Since moving to the west coast of Saudi Arabia about 2 years ago, I have been lucky enough to scuba dive in some really amazing coral reefs in the Red Sea. For someone who learned how to dive in the Pacific Ocean off of California, having access to beautiful reef building corals in toasty Saudi waters was very different from donning a 7mm-thick wetsuit and hood to shiver through the green kelp forests that grow off the coast of my home town (see my native vs. Saudi diving outfits below for comparison.)
So as you can imagine, excited/not-cold Aislinn was very keen to take excessive numbers of GoPro videos during her dives in this lovely new environment. I mainly dive in Jeddah and Al Lith, which are in the central and southern parts of the Red Sea (map below).
In Jeddah, which has been a major port city for many years, you can find some really cool shipwrecks that have been colonized by corals, fishes, algae, and all kinds of marine life. Here is a video of one dive I went on, where we found a cavity in the ship full of tiny fish!
Going down south to Al Lith, which has an amazing reef system called the Farasan Banks, I was able to see some beautiful corals, many of which withstood the major global bleaching event of 2015 better than other parts of the world (and the southern Red Sea, for that matter.) Corals in the Red Sea are famous for being resistant to heat stress, but more on that later 🙂 . Here’s a video of a live-aboard trip I took last year, where I spent 2 days living on a boat, eating cake, and diving with friends from my university. Not a bad way to spend a weekend!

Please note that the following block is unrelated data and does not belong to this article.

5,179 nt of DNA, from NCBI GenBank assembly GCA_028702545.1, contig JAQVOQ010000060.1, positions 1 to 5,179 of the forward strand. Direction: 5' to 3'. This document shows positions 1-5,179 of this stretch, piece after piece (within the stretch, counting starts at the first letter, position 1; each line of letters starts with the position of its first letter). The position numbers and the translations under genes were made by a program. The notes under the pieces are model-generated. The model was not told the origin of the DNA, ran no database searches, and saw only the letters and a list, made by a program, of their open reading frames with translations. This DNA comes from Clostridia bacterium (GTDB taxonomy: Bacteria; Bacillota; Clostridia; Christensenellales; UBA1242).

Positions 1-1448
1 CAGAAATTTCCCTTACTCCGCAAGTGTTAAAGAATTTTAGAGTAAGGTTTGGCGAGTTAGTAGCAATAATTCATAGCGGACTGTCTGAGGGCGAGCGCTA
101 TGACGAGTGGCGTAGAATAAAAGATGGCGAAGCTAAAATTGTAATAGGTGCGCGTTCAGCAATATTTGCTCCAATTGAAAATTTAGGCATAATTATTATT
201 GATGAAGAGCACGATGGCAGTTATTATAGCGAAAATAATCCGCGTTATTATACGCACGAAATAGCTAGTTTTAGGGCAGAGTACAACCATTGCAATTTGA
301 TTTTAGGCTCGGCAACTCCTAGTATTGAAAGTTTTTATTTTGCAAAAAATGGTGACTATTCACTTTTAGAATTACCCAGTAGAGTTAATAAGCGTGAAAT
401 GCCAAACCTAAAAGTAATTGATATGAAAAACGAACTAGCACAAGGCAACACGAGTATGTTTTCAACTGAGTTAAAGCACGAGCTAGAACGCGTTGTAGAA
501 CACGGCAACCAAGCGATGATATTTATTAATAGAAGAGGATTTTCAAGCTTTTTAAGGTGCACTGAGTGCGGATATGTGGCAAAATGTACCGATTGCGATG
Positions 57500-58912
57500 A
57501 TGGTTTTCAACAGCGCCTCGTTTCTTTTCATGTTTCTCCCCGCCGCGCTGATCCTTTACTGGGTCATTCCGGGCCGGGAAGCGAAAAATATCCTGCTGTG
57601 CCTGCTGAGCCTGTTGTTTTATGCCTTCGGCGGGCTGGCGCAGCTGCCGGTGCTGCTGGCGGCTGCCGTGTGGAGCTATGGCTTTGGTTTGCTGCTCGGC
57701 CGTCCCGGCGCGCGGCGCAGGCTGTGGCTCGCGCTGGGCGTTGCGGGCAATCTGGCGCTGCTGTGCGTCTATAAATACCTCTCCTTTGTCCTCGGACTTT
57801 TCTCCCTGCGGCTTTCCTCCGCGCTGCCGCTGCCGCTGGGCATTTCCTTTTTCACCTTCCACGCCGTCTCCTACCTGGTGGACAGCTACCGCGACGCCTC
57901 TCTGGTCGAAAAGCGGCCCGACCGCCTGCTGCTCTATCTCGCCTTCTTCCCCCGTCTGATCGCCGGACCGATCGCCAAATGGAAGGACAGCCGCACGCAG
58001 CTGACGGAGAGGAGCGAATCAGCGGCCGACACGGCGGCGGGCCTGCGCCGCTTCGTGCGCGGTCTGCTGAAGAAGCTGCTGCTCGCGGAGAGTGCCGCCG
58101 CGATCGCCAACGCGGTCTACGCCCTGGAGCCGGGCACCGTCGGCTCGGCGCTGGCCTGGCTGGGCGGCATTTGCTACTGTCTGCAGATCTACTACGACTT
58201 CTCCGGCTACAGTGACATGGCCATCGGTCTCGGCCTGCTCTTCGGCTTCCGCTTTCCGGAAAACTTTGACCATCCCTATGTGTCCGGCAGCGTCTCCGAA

And last but certainly not least, WHALE SHARKS!!!! Al Lith is also an area where juvenile whale sharks aggregate for a few months every year, and I went down there to swim with the biggest fish in the sea for the first time in my life. And keep in mind, these ones are kiddie whale sharks, so my next life goal is to swim with the big adults that aggregate in other parts of the world.
These are a few videos of the diving that I get to do in the Red Sea, I hope that you can look past the shaky amateur GoPro footage and enjoy the lovely environment. I realize how lucky I am as a foreigner to dive in this part of the world, since as of now Saudi does not offer tourist visas. This may change in the future, but for now my student visa allows me to be amongst the limited group of people who can travel to this splendid side of the Red Sea. So while I have this privilege, I will keep documenting my time in these warm (sometimes too warm) waters, and there will be more Red Sea diving videos to come. 🙂